I have a confession. I am a coffee lover. Maybe it’s the fact that coffee shops are EVERYwhere. There are the plain white cups with the brown sleeves at the local shop two blocks away. When I take my kids to the library, the Brothers stare me down. Still, it could be that I shop at Target, and the topless mermaid calls my name as I walk through the door. Whatever it is, I know that it gets worse as the weather in Minnesota gets colder.
But I am a big believer in doing it myself, living with what I have at home. I can resist the pumpkin spice lattes, the salted caramel hot chocolate, the iced cremas and the like. I can make something here that will get me through the day. I know the amount of water that goes into making a latte at your favorite coffee establishment, and so I sit here with my cup, given to me by an old employer in 2002, and I fill it with the coffee that I, myself brewed in a reusable filter, and I limit my trips to the coffee shop to three times a month or less.
But this isn’t really about the coffee. While I have been able to satisfy my spiced coffee urges, my iced caramel macchiato cravings, there is still this business of the bakery items. Sure, I can make my own giant, chewy cookies. I can do muffins and scones and banana bread, but there was this one item that appears about this time every year behind the glass at Starbucks. Pumpkin bread.
Now, it’s not so much that I can’t make pumpkin bread, because I can. The issue was that it was not THEIR pumpkin bread. It was never dense enough, moist enough, spiced just right. I always came out disappointed. They weren’t bad recipes; they just were not what I was looking for. I wanted something more.
So I did it. I created my own moist, dense, spiced pumpkin bread. The one that I stare at behind the glass. The one that pairs perfectly with a cup of coffee on a cold fall morning. The one that I thought I could not conquer.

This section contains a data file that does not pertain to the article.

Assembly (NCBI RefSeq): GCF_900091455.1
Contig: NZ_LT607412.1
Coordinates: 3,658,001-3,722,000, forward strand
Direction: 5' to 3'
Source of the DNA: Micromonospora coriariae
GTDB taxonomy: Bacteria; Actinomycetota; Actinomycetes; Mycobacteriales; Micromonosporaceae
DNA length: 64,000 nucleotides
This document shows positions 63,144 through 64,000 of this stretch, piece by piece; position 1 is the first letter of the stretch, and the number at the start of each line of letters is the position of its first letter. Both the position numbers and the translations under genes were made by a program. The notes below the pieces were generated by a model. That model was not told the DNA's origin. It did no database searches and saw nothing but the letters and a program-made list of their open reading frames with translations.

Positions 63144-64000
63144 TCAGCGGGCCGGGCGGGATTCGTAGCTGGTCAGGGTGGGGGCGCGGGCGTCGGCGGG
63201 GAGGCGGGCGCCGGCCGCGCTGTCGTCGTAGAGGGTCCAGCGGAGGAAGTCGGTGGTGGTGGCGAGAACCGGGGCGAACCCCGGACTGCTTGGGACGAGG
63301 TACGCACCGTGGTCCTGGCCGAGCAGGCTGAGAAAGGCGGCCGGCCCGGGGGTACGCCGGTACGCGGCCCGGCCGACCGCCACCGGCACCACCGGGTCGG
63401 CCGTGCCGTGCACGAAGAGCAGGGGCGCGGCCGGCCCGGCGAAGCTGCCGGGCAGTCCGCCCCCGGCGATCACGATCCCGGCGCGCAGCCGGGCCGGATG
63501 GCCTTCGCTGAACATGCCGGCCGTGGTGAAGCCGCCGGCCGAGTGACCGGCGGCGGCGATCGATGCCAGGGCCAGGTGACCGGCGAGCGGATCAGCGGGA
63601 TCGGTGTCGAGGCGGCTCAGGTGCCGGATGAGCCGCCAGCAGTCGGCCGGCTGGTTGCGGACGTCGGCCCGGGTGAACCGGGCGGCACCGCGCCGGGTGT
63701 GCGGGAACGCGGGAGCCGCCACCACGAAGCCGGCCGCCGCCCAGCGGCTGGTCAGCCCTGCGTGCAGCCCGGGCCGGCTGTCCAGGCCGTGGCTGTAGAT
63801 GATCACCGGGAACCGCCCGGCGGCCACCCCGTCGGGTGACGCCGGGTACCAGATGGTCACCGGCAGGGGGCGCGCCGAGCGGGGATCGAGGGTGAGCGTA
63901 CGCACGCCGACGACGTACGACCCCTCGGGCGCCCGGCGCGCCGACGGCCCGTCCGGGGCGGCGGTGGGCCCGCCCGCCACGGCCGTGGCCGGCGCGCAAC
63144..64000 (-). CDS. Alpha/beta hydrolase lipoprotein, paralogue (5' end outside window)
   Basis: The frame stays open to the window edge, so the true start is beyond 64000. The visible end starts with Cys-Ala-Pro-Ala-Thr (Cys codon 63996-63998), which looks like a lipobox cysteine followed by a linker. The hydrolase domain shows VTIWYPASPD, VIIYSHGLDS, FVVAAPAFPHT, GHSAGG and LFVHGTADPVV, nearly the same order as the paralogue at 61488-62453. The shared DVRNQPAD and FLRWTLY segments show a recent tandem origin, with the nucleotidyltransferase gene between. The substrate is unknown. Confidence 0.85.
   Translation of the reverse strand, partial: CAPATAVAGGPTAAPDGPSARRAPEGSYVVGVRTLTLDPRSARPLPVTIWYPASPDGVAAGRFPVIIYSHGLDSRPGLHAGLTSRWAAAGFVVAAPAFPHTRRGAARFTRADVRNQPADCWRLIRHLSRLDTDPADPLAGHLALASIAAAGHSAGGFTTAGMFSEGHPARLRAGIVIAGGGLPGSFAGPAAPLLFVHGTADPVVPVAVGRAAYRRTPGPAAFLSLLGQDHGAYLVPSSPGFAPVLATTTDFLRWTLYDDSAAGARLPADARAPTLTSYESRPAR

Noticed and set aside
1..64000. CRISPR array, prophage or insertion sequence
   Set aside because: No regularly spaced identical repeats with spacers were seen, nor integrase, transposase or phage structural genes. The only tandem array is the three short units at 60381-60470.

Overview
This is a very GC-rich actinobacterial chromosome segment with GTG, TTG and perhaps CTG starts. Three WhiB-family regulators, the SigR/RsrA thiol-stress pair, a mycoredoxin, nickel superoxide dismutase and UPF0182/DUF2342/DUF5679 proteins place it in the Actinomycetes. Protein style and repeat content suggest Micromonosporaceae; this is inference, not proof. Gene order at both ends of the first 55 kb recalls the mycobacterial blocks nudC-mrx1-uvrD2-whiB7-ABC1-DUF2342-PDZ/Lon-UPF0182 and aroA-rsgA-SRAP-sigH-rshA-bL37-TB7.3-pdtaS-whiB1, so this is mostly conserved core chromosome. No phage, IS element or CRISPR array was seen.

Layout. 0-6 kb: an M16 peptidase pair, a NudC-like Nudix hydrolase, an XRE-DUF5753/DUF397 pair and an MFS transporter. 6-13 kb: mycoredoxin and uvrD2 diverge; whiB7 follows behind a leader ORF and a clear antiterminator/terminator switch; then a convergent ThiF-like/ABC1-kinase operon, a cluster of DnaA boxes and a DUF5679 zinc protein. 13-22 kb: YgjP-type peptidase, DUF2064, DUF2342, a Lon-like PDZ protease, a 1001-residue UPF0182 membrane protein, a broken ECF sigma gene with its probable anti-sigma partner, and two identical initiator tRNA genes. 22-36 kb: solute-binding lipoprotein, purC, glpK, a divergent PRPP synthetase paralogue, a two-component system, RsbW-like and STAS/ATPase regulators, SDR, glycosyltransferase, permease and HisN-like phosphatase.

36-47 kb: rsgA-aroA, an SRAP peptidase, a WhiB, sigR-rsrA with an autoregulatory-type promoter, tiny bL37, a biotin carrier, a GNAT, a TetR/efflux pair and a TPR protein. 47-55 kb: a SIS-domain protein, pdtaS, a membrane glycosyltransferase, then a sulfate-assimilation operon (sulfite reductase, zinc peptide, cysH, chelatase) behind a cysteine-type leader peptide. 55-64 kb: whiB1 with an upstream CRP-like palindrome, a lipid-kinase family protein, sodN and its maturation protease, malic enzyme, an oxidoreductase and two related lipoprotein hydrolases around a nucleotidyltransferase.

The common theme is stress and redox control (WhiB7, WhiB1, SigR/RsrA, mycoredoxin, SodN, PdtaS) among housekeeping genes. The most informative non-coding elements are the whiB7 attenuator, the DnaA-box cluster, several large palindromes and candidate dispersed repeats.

And then I added a bit of streusel on top for good measure. Who doesn’t like a good crumbly topping? But if you’re opposed, want something a bit more traditional like they serve from behind the glass, you can leave it off. Just be sure to immediately wrap your loaf once it starts cooling in an airtight container, plastic wrap, a zip-top bag, whatever. You want to seal the moisture in.
Not only did I manage to conquer my pumpkin bread mountain, but I also made a step in the direction of something I’ve dreamed about since I was on the newspaper staff my freshman year of high school, when I would write and submit stories and poems and anything and everything to journals and contests and wherever else. And while it may have been completely by accident, luck, chance and a few stars aligned just at the right time, I find myself with an actual, legitimate writing job. I’ve been hired to write a few posts on a regular basis for Cascadian Farms, and I couldn’t be more excited!
The Disclosure: What I post there I am paid for as an independent contractor, and the content will be similar to what I post here, actually: recipes, thoughts on food, ideas about food, facts about food. It does not affect my blog in any way, shape or form. This blog is my baby (because we’re stopping at four, people), where everything I say, write, sing or scream about is solely my opinion, thought up and created by me, for me, for my family and, most importantly, for you. So, you can come visit me there, if you’d like, and more importantly, THE pumpkin bread recipe. It’s worth the very little effort it takes to make it. Your belly will thank you.